Tuesday, February 3, 2009

Growing Up

This past Sunday I finally got a chance to visit a friend of mine that had just had her first baby. Just, as in 4 months ago.

Yeah, I know I'm a lousy friend, but at least I did finally see that sweet little baby! There are other people I know that have just had their third and fourth babies (three years ago and six months ago, respectively), and I have yet to visit them. Of course, the mother of these two babies is actually my cousin, and not just a friend. For some reason, I feel like that is explanation enough...

And so I was able to hold this little guy on Sunday, and watch him do all those sweet little baby things, like babbling and laughing and hitting himself in the face with a toy. I watched my friend nurse him (well, it's not like I just sat and watched her, but I was there), I watched her play with him on the floor, change him into cute little jammies with puppies on each foot... Every possible thing that a "maybe-I'm-done-having-babies" person could ask for.

But you know what's really strange? None of it made me wish for another little one, or even made me completely nostalgic about my own little ones that are now big ones (uhh... I mean my kids).

I'm usually pretty predictable about desperately wanting another baby after I've been around a new one. But, even though this little guy was definitely the cutest little Stephen I have ever seen, I was perfectly content knowing I am past that stage with my own kids.

Does this mean that I am finally ready to accept that I have three kids - and will always have just three kids? No. After all, I may change my mind tomorrow, or even later today. I think this just simply means that I am learning to enjoy my own kids as they grow. It seems that every new age and stage they reach is more fun than the last. I can actually picture Daniel and myself with three older kids - and there is no baby carrier next to us in that picture.

Of course, all this came at the same time that Abby became an adult (or rather a b-dult, according to Abby). Today, after I asked her to stop banging her feet against the floor while she was coloring, she simply responded, "Sorry! I'm just so used to doing my own thing." You know, like paying rent and cooking dinner and heading off to work every morning...?

She then followed me around the house for the next 50 minutes while I cleaned and she rambled - I mean talked to me. She talked to me about ice skates, and how her doll needs some, and how she likes to pretend her knee-high socks are ice skates. She explained to me what a stranger is, and how to react if I come across one. I promise to run, and tell my mom or my teacher right away. "Umm, Dr. Wilson? Some stranger just talked to me in the hallway. What should I do?"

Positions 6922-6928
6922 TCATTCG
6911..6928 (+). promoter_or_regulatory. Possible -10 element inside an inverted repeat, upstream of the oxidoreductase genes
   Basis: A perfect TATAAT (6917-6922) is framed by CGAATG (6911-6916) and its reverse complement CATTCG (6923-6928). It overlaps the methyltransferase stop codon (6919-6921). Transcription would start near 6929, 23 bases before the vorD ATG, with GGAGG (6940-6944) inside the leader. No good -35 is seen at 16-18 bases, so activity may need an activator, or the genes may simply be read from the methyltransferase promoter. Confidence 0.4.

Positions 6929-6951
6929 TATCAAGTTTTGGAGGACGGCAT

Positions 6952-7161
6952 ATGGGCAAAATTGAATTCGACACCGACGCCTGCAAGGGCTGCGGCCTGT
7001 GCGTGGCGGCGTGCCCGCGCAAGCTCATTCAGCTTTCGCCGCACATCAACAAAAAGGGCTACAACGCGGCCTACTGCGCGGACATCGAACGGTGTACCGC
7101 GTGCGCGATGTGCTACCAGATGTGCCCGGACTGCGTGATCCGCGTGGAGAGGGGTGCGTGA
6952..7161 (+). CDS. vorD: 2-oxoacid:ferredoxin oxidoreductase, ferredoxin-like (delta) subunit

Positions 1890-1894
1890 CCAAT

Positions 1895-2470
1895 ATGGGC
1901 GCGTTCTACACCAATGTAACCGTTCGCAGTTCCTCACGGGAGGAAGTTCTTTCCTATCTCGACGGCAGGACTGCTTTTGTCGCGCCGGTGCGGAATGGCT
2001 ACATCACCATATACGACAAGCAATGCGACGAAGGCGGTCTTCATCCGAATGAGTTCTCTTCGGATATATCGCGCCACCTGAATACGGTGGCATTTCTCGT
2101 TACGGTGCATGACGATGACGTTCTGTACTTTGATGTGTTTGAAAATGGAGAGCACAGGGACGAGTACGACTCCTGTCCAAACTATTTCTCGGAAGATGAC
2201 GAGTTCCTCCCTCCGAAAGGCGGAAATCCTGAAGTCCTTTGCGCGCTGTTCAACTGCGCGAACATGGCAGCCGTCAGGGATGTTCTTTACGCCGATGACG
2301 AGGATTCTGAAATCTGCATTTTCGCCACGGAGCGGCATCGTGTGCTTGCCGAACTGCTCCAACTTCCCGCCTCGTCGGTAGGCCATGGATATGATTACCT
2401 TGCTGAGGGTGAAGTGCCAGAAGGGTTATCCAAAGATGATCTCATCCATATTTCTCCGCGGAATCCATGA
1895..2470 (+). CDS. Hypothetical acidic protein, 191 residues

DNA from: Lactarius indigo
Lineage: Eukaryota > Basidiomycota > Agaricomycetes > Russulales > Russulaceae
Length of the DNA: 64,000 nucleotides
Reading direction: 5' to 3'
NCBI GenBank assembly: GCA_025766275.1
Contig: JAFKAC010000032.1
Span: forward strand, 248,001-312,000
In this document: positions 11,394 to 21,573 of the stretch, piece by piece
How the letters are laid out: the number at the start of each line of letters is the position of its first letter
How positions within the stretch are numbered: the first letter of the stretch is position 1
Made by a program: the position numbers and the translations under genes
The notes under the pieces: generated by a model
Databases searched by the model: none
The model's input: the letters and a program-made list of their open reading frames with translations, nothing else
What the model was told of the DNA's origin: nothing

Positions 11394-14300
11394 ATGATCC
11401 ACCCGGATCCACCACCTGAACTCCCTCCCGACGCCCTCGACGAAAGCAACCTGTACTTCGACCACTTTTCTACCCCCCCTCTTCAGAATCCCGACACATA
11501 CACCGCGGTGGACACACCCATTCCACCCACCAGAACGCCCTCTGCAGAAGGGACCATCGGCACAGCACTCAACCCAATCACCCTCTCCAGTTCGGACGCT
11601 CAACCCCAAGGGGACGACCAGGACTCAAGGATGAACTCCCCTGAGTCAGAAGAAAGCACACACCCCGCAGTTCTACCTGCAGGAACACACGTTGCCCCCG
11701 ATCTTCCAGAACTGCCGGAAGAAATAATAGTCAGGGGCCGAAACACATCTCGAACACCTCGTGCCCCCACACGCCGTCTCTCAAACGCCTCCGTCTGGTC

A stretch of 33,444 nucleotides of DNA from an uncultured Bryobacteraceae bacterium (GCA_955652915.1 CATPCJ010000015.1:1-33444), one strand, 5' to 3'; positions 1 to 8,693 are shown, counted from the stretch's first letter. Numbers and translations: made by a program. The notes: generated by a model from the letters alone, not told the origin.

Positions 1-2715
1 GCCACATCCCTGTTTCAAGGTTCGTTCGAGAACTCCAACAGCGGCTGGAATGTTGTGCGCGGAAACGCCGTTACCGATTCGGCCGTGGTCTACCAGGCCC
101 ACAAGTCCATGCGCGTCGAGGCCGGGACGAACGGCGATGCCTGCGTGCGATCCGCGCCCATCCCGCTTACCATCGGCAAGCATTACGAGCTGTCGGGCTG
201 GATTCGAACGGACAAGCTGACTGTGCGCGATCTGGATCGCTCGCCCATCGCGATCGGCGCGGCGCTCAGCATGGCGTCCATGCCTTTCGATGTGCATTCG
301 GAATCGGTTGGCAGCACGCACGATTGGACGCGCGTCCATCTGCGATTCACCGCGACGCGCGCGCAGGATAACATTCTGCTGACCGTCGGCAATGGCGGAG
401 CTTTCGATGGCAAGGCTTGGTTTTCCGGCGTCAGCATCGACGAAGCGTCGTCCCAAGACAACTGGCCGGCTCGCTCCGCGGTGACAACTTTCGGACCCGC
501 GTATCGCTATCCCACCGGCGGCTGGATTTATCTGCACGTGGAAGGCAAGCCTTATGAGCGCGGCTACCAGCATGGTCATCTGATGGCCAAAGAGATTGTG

And Abby has also grown socially. She has lots of friends - best friends, even. She is invited to birthday parties a lot. While I sit in the van waiting to pick her up from school, she stands outside with her friends, their arms around each other's shoulders and laughing. Abby thinks about what would be the perfect Christmas present for her friends, or what would make the perfect tea party to which she could invite her friends. She has, on several occasions, asked for a nice couch of her own to place in her bedroom, so she could have friends over and offer them a place to sit.

But with all the growing up that Abby seems to be doing, I don't feel that same apprehension about her leaving babyhood behind that I used to feel. I'm sort of excited about this growing. Every day I'm reminded of just how little she knows about life. I get to literally teach her something new about life every day. Just today, for instance, I taught her what a tongue-twister is. A tongue-twister. When is the last time you had to be taught such a thing?

So we've spent part of the day coming up with tongue-twisters for Abby to try to say. This was all started, of course, by Punxsutawney Phil. You know, the groundhog? We heard a DJ on the radio ponder the relationship between groundhogs and woodchucks, and then proceed to do the "How much wood can a woodchuck chuck..." thing. That brought on a whole slew of other tongue twisters between Abby and me, and the rest is history.

I will tell you that Abby is not so good at creating her own tongue twisters just yet. But I leave you with a good one that the radio DJ came up with:

"How much hog can a groundhog ground, if a groundhog could ground hog?"


Blogger design by suckmylolly.com